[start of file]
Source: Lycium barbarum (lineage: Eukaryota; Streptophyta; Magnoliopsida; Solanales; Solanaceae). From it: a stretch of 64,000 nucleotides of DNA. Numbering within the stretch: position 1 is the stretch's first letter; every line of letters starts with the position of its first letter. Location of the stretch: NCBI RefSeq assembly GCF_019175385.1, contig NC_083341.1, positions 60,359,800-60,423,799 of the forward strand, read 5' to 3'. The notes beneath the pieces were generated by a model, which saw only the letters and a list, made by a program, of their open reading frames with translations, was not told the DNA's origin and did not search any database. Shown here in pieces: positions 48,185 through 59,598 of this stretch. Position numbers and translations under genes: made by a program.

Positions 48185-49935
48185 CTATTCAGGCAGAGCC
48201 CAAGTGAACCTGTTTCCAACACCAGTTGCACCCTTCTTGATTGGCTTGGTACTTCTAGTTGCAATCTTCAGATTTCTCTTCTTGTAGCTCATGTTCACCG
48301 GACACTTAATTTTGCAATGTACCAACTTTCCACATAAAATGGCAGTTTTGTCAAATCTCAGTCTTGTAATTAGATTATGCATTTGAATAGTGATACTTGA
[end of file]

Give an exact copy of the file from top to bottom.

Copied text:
Source: Lycium barbarum (lineage: Eukaryota; Streptophyta; Magnoliopsida; Solanales; Solanaceae). From it: a stretch of 64,000 nucleotides of DNA. Numbering within the stretch: position 1 is the stretch's first letter; every line of letters starts with the position of its first letter. Location of the stretch: NCBI RefSeq assembly GCF_019175385.1, contig NC_083341.1, positions 60,359,800-60,423,799 of the forward strand, read 5' to 3'. The notes beneath the pieces were generated by a model, which saw only the letters and a list, made by a program, of their open reading frames with translations, was not told the DNA's origin and did not search any database. Shown here in pieces: positions 48,185 through 59,598 of this stretch. Position numbers and translations under genes: made by a program.

Positions 48185-49935
48185 CTATTCAGGCAGAGCC
48201 CAAGTGAACCTGTTTCCAACACCAGTTGCACCCTTCTTGATTGGCTTGGTACTTCTAGTTGCAATCTTCAGATTTCTCTTCTTGTAGCTCATGTTCACCG
48301 GACACTTAATTTTGCAATGTACCAACTTTCCACATAAAATGGCAGTTTTGTCAAATCTCAGTCTTGTAATTAGATTATGCATTTGAATAGTGATACTTGA